Mapping the epidemiology of yaws in the Solomon Islands: A cluster randomized survey
Yaws, a non-venereal treponemal disease, is targeted for eradication by 2020 but accurate epidemiological data to guide control programs remain sparse. The Solomon Islands reports the second highest number of cases of yaws worldwide. We conducted a cluster randomized survey of yaws in two provinces of the Solomon Islands. One thousand four hundred and ninety-seven (1,497) children 5–14 years of age were examined. Clinical signs of active yaws were found in 79 children (5.5%), whereas 140 children (9.4%) had evidence of healed yaws lesions. Four hundred and seventy (470) (31.4%) children had a positive Treponema pallidum particle agglutination assay (TPPA). Two hundred and eighty-five (285) children (19%) had a positive TPPA and rapid plasma regain assay. Risk of yaws increased with age and was more common in males. The prevalence of yaws at village level was the major risk factor for infection. Our findings suggest the village, not the household, should be the unit of treatment in the World Health Organization (WHO) yaws eradication strategy.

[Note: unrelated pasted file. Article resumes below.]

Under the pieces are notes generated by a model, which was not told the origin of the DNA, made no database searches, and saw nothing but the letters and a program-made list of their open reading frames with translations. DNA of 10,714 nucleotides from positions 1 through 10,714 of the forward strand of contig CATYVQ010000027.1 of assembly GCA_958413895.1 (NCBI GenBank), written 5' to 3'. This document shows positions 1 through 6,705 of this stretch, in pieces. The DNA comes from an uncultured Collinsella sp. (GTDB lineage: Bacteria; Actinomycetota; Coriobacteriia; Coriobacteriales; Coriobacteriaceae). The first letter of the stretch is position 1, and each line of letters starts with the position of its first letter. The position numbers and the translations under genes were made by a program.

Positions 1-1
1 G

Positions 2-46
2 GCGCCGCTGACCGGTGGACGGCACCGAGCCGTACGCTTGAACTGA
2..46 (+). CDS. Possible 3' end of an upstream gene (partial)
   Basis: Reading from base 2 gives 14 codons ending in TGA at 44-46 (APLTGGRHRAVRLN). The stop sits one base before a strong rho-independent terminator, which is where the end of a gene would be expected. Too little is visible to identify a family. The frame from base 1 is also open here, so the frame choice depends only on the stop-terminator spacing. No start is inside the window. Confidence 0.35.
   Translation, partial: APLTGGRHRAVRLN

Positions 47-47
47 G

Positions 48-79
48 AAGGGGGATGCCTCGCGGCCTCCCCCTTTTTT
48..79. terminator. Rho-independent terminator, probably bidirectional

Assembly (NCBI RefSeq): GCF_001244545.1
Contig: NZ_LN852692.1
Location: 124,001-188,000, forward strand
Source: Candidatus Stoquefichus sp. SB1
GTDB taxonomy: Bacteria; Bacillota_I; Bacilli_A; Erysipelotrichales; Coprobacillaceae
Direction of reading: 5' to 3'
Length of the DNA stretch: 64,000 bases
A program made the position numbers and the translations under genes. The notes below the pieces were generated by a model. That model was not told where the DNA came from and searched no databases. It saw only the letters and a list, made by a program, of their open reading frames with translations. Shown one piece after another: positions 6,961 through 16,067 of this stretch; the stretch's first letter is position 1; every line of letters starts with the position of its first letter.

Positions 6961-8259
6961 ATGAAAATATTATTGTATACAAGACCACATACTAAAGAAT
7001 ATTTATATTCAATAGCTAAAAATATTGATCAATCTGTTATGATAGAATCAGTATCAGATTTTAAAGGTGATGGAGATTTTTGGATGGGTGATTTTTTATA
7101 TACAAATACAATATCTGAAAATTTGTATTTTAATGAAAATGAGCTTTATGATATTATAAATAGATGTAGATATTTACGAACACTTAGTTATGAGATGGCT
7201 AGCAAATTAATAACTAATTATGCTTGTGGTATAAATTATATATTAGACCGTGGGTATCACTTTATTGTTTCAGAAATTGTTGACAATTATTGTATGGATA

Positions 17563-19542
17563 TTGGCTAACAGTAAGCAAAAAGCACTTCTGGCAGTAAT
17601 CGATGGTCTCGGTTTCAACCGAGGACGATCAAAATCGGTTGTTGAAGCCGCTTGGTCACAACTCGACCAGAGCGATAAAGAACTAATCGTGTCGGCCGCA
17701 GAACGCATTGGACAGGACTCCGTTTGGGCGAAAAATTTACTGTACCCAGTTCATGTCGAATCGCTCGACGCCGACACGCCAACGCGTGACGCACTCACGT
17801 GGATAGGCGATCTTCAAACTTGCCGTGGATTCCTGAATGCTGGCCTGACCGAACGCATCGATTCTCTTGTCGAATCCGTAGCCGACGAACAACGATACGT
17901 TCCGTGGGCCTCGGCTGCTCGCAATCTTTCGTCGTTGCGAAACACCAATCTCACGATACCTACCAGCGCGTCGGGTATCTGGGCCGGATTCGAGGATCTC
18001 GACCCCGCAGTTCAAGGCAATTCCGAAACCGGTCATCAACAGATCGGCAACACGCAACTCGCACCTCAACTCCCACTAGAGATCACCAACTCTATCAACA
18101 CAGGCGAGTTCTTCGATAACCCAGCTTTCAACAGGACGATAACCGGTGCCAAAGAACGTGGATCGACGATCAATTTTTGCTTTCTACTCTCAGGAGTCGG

Marks, M., Vahi, V., Sokana, O., Puiahi, E., Pavluck, A., Zhang, Z., ... Solomon, AW. (2015). Mapping the epidemiology of yaws in the Solomon Islands: A cluster randomized survey. American Journal of Tropical Medicine and Hygiene, 92(1), 129-133. DOI: 10.4269/ajtmh.14-0438